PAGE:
Kale is an especially easy vegetable to grow in a home garden. The leafy green is also packed full of nutrients. Kale is low in saturated fat; very low in cholesterol; high in dietary fiber, protein, thiamin, riboflavin, folate, iron, magnesium, and phosphorus; and very high in vitamin A, vitamin C, vitamin K, vitamin B6, calcium, potassium, copper, and manganese. I especially like to grow kale in my garden for my daughter and myself because of the high iron levels in the leafy green vegetable.
To grow kale in a home garden, start by preparing your soil. Kale needs loamy, well-drained, moist soil. I prefer to grow kale in my container garden to keep the leafy greens out of reach of pesky rabbits. If you plan to plant your kale in a container, the soil must be at least six inches deep to allow for adequate growth of the plants. Kale prefers cooler temperatures but will grow for the entire growing season. You must be able to move your containers to a partly shady area during the summer because the leafy green is a partial shade plant.
After preparing the soil, plant the kale seeds in the soil about half an inch deep. Immediately water the seeds. Keep the kale well-watered, ensuring that the soil remains moist but not soggy. Keeping the soil moist will keep your kale leaves sweet and crisp. As the weather becomes hotter, your kale will become tougher and more bitter but will still retain most of the same nutritional qualities as kale grown in cooler temperatures. The key is to keep the plants thoroughly watered. Watch for insects and mold as well, but, in general, kale is pretty easy to grow as long as you keep the leafy green watered.
Kale is generally ready for harvest 70 to 95 days after planting. Cut individual leaves off the kale when the plant is between 8 to 10 inches high. Be sure to harvest your kale before the leaves become too old and tough. Kale is a hardy biennial but is usually grown annually, meaning you will most likely plant new kale from new seeds each year. If you have a younger baby in your household, try my Swiss chard, kale, and blueberries with chia seeds and oatmeal baby food recipe.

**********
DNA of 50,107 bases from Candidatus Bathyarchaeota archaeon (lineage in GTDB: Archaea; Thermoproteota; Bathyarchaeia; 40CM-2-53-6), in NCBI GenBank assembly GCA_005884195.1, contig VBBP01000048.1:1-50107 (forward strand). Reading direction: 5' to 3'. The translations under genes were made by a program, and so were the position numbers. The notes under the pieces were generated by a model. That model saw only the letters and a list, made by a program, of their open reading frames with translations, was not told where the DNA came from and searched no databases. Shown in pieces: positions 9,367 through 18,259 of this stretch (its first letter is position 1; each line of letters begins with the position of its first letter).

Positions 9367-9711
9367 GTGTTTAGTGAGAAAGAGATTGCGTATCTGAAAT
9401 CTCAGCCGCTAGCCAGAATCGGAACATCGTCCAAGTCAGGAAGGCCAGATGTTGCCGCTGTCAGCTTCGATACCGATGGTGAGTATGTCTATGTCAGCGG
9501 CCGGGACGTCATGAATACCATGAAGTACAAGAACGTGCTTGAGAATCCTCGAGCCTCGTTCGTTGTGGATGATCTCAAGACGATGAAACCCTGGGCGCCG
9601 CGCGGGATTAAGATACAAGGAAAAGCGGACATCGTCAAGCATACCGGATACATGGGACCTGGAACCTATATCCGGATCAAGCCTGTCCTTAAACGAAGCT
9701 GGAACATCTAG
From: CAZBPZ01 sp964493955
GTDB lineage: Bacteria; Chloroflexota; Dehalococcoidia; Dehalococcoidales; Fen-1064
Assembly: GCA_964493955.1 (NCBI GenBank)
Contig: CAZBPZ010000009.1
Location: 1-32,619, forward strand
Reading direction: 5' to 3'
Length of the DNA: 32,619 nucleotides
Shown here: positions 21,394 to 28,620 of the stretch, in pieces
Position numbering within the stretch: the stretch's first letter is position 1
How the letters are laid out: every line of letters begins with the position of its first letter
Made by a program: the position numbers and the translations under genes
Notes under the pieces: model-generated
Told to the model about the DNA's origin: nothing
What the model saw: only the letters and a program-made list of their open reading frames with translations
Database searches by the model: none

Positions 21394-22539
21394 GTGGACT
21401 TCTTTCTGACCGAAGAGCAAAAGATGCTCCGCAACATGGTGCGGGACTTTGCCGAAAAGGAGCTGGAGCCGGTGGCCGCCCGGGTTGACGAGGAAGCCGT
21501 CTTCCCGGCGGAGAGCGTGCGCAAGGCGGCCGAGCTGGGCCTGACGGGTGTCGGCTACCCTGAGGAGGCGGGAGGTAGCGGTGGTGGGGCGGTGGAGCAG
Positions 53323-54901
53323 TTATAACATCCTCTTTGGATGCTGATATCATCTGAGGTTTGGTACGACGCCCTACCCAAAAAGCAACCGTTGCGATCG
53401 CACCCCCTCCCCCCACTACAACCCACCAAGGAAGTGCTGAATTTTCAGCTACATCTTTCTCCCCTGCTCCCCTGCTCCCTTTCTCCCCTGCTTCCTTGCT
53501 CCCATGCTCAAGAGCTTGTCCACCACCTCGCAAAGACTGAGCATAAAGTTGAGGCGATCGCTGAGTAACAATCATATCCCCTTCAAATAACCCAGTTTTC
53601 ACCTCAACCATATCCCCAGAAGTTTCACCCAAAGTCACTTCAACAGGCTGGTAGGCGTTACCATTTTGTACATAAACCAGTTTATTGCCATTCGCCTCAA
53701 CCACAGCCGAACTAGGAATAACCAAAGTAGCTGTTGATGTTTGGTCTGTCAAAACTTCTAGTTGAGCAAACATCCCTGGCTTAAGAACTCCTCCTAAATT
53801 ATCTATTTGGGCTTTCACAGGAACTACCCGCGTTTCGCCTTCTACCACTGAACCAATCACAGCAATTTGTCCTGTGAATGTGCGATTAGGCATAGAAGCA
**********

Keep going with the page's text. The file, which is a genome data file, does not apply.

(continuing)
What tips do you have for growing kale in a home garden?
How to Grow Kale in a Home Garden: An Illustrated Guide © 2013 Heather Johnson
Soil in Containers © 2013 Heather Johnson
Popsicle Stick Garden Markers © 2013 Heather Johnson
Planting Kale Seeds © 2013 Heather Johnson
Leafy Greens Growing in Containers © 2013 Heather Johnson
Small Kale Sprouts 1 © 2013 Heather Johnson
Small Kale Sprouts 2 © 2013 Heather Johnson
Small Kale Sprouts 3 © 2013 Heather Johnson
Small Kale Sprouts 4 © 2013 Heather Johnson
Kale in a Container Garden 1 © 2013 Heather Johnson
Kale in a Container Garden 2 © 2013 Heather Johnson
Kale in a Container Garden 3 © 2013 Heather Johnson
Kale in a Container Garden 4 © 2013 Heather Johnson
Kale in a Container Garden 5 © 2013 Heather Johnson